Revulsion (Paperback)

Thomas Bernhard in San Salvador

By Horacio Castellanos Moya, Lee Klein (Translated by)

New Directions, 9780811225397, 128pp.

Publication Date: July 26, 2016

List Price: 13.95*
* Individual store prices may vary.

Description

The 1997 novel that put Horacio Castellanos Moya on the map, now published for the first time in English


An expatriate professor, Vega, returns from exile in Canada to El Salvador for his mother’s funeral. A sensitive idealist and an aggrieved motor mouth, he sits at a bar with the author, Castellanos Moya, from five to seven in the evening, telling his tale and ranting against everything his country has to offer. Written in a single paragraph and alive with a fury as astringent as the wrath of Thomas Bernhard, Revulsion was first published in 1997 and earned its author death threats. Roberto Bolano called Revulsion Castellanos Moya’s darkest book and perhaps his best: “A parody of certain works by Bernhard and the kind of book that makes you laugh out loud.”


About the Author

Horacio Castellanos Moya was born 1957 in Honduras. He has lived in San Salvador, Canada, Costa Rica, Mexico (where he spent ten years as a journalist, editor, and political analyst), Spain, and Germany. In 1988 he won the National Novel Prize from Central American University for his first novel. His work has been published and translated in England, Germany, El Salvador and Costa Rica. He has published ten novels and is now living in exile as part of the City of Asylum project in Pittsburgh, Pennsylvania.

Lee Klein’s fiction, essays, reviews, and translations have appeared in various publications. His novel The Shimmering Go-Between was published in 2014 by Atticus Books.


Praise For Revulsion: Thomas Bernhard in San Salvador

The novelist Horacio Castellanos Moya, an exile from El Salvador, seems permanently transfixed by arbitrary terror. His novels, five of which have been translated into English, chart the lives of those thrown into what Roberto Bolaño called Latin America’s “Secret Vietnam.” As in the purest of Greek tragedies (Moya calls Sophocles one of his favorite writers), his slim, exacting books operate according to the shifting logic of distant, mysterious forces. The Olympian gods were the original aimless authority; the various players in Latin America’s civil wars, with their capricious interests, capacity for violence, and callous indifference to suffering, are the gods’ modern incarnations.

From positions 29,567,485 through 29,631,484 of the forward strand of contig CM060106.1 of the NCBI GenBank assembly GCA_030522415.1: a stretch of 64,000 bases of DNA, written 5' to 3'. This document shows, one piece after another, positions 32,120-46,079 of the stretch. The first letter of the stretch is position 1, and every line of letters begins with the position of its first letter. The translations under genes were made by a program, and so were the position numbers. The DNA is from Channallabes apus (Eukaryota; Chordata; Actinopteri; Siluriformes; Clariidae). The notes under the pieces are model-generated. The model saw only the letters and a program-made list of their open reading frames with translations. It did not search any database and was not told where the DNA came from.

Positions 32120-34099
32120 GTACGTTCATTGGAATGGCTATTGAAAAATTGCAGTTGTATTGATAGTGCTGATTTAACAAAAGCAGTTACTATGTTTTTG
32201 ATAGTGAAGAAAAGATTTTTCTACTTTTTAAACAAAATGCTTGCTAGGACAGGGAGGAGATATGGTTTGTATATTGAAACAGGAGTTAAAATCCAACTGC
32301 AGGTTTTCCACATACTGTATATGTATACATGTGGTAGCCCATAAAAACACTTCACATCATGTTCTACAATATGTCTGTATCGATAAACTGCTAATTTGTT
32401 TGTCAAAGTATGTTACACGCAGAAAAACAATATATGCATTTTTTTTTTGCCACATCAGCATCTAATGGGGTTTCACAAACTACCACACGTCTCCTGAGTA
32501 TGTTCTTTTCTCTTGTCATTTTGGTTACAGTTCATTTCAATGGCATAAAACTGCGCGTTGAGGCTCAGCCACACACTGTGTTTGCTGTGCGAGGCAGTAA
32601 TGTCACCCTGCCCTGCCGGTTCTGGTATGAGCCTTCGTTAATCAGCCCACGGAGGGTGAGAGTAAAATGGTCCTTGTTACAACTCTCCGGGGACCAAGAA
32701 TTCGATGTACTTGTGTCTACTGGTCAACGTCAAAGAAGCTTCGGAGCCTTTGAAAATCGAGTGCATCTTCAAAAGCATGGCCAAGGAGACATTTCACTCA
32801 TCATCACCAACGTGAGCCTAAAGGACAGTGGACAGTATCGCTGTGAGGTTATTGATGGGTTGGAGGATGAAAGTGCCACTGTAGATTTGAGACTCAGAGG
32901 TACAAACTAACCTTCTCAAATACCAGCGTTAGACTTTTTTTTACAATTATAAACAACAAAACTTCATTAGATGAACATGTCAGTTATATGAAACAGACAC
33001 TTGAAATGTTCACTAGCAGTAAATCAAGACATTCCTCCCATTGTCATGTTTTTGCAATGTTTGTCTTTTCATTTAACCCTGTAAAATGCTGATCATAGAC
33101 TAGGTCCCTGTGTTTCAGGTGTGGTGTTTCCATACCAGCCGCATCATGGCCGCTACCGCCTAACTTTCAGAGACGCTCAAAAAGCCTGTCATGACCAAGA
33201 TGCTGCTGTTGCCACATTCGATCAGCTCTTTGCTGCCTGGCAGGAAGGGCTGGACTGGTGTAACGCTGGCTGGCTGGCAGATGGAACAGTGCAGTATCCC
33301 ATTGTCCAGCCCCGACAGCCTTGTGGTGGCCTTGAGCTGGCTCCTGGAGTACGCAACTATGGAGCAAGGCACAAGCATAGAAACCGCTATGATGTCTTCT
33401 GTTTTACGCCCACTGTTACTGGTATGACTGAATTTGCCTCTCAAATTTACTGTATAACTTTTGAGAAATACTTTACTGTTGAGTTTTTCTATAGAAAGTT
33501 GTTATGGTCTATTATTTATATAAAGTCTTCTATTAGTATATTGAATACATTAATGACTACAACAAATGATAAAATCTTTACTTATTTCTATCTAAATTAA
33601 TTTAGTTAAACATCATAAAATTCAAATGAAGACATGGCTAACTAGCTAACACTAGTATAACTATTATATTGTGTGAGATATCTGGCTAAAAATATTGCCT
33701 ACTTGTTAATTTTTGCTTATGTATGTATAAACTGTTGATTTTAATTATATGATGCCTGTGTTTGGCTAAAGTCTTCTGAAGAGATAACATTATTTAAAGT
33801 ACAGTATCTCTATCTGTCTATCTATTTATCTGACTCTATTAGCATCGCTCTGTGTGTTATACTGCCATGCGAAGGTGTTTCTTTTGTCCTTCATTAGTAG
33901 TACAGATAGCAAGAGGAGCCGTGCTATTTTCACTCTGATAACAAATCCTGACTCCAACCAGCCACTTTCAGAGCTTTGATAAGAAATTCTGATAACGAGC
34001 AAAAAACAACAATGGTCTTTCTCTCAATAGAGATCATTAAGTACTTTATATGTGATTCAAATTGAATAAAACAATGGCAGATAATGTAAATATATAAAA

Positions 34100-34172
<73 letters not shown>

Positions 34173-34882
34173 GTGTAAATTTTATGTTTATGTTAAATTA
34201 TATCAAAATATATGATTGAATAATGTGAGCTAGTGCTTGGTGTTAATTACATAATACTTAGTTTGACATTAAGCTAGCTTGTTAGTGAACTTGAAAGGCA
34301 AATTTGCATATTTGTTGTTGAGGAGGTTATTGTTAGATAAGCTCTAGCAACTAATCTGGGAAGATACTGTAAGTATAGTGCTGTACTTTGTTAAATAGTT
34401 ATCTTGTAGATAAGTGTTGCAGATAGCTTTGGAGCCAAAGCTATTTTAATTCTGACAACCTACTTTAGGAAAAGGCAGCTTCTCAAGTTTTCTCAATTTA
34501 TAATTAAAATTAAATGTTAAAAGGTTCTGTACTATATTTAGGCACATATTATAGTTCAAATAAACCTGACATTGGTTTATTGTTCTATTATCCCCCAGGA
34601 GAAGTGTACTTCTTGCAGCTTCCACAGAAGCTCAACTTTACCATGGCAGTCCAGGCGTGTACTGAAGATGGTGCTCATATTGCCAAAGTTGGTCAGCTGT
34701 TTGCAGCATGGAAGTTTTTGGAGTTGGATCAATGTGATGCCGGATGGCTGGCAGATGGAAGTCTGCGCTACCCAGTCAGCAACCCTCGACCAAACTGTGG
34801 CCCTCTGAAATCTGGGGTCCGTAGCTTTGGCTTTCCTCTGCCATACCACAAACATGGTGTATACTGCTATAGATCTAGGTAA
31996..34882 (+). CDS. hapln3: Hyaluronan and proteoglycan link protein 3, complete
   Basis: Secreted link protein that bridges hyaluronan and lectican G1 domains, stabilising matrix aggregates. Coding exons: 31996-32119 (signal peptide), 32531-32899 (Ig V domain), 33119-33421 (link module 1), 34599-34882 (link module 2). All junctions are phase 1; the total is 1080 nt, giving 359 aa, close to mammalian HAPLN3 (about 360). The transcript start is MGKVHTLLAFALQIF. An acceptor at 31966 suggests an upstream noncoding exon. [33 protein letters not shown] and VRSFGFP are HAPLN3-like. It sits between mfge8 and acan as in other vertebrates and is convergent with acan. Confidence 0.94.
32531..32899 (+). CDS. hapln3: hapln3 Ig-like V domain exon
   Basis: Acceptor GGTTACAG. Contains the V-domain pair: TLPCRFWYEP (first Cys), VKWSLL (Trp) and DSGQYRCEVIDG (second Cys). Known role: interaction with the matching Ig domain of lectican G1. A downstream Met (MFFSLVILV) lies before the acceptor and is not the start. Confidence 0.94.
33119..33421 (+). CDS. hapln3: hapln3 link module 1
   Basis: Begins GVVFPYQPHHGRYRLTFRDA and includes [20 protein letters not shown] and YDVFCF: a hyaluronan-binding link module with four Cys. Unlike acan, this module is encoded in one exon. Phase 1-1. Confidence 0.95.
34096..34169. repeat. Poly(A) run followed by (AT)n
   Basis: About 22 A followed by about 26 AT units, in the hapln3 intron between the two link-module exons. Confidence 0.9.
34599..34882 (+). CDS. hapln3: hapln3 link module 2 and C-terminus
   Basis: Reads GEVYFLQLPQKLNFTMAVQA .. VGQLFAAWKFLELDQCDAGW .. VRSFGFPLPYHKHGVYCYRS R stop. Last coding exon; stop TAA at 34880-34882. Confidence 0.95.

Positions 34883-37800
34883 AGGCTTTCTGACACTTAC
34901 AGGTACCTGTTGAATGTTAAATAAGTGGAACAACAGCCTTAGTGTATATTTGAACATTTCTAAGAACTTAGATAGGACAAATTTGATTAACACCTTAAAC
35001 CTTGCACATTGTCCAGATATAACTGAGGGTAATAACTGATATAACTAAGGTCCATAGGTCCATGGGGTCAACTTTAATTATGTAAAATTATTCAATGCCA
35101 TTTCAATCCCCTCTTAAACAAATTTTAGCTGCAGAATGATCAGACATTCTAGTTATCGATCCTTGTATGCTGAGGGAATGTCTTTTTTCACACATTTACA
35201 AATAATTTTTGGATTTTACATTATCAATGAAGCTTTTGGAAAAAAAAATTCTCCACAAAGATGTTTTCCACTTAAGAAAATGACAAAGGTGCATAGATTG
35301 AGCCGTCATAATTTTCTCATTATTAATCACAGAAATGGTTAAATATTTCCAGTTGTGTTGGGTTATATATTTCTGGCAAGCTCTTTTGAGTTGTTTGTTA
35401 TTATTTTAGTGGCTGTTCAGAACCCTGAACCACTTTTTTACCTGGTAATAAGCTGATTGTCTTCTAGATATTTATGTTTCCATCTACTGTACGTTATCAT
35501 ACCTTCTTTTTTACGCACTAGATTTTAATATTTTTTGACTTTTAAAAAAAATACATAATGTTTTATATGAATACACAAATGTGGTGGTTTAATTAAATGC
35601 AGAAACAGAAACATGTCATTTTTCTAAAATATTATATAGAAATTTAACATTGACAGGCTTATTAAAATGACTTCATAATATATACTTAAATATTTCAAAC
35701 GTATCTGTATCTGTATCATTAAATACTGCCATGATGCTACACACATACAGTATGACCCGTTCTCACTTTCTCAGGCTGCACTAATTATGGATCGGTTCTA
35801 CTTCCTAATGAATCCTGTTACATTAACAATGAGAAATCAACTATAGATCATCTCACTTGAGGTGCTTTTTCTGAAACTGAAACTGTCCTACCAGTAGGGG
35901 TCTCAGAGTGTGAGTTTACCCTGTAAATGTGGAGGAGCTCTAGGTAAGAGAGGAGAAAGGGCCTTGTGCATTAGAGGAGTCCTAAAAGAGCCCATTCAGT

— Michael LaPointe

Brilliantly mordent.

Castellanos Moya has turned anxiety into an art form and an act of rebellion, and redeemed paranoia as a positive indicator of rot.
— Natasha Wimmer

Acid humor, like a Buster Keaton movie or a time bomb.
— Roberto Bolaño

An intense writer, whose short novels take fierce satiric hold of a fictional concept and squeeze and squeeze.
— James Wood

A welcome eye-opening addition to this new literature of the Latin American nightmare.
— Anderson Tepper

Humor amid the madness and evil. Don’t let the breezy, often funny and frequently irreverent tone fool you.
— John Greenya

Even nineteen years on, the book’s atmosphere of exasperated rage feels itchy, jagged, and real.

From a political perspective, Revulsion has a lot to teach us… It may be a gift, and it is very comforting, but lonely anger won’t help you in the end.

Operating as both a parody and a darkly funny, explosive rant of a man who detests his homeland, it’s a blistering novella that satisfies the darkness clouding the cynical side of our souls.

Through imitation, a hybrid gem of fiction is born.
— Mark Haber

A tribute and a parody as well as an original voice.

Best read in a single sitting to indulge the ranting invective in all of its uninterrupted and visceral glory, Revulsion is, at once, literary homage, political/cultural harangue, exemplification of storytelling's inherent power, and a damn fine, entertaining novel. Castellanos Moya's fiction, never ever well-suited for those in need of enlivening, hums with frenetic energy; a foreboding din both jarring and ruthless.


A scathing, electric, brief novel, an unrelenting diatribe taking aim at everything… Castellanos Moya masterfully lays out the entrails of a country gutted by corruption and war.

Moya brings his readers to the center, dares them to reconcile the narrative rant before their eyes with the author’s cheeky assertion that this rant is the one approved for a more general, more delicate audience... Moya is as whip smart as any of them, and as pissed off; and the reader would do well to read carefully, lest they feel the lash of his well-earned condescension.